MEXICO CITY -- An interview that Hollywood star Sean Penn conducted with Mexican Joaquin "Chapo" Guzman late last year helped Mexico's government catch the world's most wanted drug lord, sources said on Saturday.
Guzman, the infamous boss of the Sinaloa drug cartel, was arrested in northwest Mexico on Friday morning, and sent back to the prison he broke out of in July through a mile-long tunnel that led straight into his cell.
Mexican authorities became aware of the meeting between Penn, a Mexican actress and Guzman in October and monitored Penn's movements, helping lead them to a ranch where the capo was staying, two senior government sources said.
Guzman narrowly escaped under a blaze of bullets but the raid, in the northern state of Durango, was a major breakthrough in the hunt.
In the article published in Rolling Stone magazine on Saturday, Penn said Guzman became interested in making a movie of his life when he was inundated with requests from U.S. movie studios after his 2014 capture.
That echoes comments made by Mexican Attorney General Arely Gomez, who on Friday said that the drug boss' yearning for the silver screen had helped bring him down.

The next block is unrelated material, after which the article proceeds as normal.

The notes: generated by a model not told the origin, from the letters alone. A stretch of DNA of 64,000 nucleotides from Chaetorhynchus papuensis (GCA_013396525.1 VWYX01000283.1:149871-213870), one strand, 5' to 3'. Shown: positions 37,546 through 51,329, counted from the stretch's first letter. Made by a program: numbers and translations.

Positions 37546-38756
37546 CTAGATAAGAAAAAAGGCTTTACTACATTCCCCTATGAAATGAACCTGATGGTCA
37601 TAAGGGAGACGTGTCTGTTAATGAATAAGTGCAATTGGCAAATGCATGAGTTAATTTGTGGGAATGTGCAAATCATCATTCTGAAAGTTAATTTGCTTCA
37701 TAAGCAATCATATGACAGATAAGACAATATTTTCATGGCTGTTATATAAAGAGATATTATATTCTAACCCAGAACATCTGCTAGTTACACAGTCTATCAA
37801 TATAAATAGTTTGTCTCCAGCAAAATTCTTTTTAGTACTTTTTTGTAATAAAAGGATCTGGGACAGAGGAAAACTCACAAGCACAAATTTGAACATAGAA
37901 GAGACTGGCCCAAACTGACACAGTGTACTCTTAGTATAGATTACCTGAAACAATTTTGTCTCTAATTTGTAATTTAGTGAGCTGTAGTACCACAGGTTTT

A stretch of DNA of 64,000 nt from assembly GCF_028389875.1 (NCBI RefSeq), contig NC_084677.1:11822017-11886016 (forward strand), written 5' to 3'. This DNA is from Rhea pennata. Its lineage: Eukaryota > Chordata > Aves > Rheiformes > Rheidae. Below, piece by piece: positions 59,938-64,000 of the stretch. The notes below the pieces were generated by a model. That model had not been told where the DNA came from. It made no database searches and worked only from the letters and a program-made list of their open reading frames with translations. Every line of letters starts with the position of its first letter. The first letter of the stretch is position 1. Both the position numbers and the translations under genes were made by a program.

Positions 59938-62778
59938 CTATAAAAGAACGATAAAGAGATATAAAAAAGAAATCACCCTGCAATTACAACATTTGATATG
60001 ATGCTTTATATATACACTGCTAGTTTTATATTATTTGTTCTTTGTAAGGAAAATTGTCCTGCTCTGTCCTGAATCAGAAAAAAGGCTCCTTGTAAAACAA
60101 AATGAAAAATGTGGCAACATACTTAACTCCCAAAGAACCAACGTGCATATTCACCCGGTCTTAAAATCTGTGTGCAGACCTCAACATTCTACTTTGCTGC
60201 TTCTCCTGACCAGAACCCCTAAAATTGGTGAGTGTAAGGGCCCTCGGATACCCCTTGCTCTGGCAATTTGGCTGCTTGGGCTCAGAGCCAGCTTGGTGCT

"Another important aspect that helped locate him was discovering Guzman's intention to have a biographical film made. He contacted actresses and producers, which was part of one line of investigation," Gomez said.
The interview was brokered by Mexican actress Kate Del Castillo, who herself played a Mexican drug queen in a well-known TV soap.
Penn said Guzman sent engineers to Germany for three months of training on how to avoid problems when excavating near a low-lying water table beneath the prison where he was being held in order to perfect the escape plan.
Del Castillo, who had sparked up an unlikely friendship with the kingpin, became the go-between and helped to set up the meeting with Penn.
Another Mexican government source said authorities were considering whether to investigate Penn and Del Castillo, possibly for money laundering. The source did not explain further.
Mexico aims to extradite Guzman to the United States as soon as possible.
He was recaptured in the northwestern city of Los Mochis on Friday following a bloody shootout and frantic search in which the wily kingpin almost gave pursuers the slip again.
The Rolling Stone interview, the latest twist in Chapo's larger-than-life career, features video clips of the drug lord in a colorful shirt and black cap in a rural setting, and gives rare insight into the life of an almost mythical figure.
Penn called it "the first interview El Chapo had ever granted outside an interrogation room."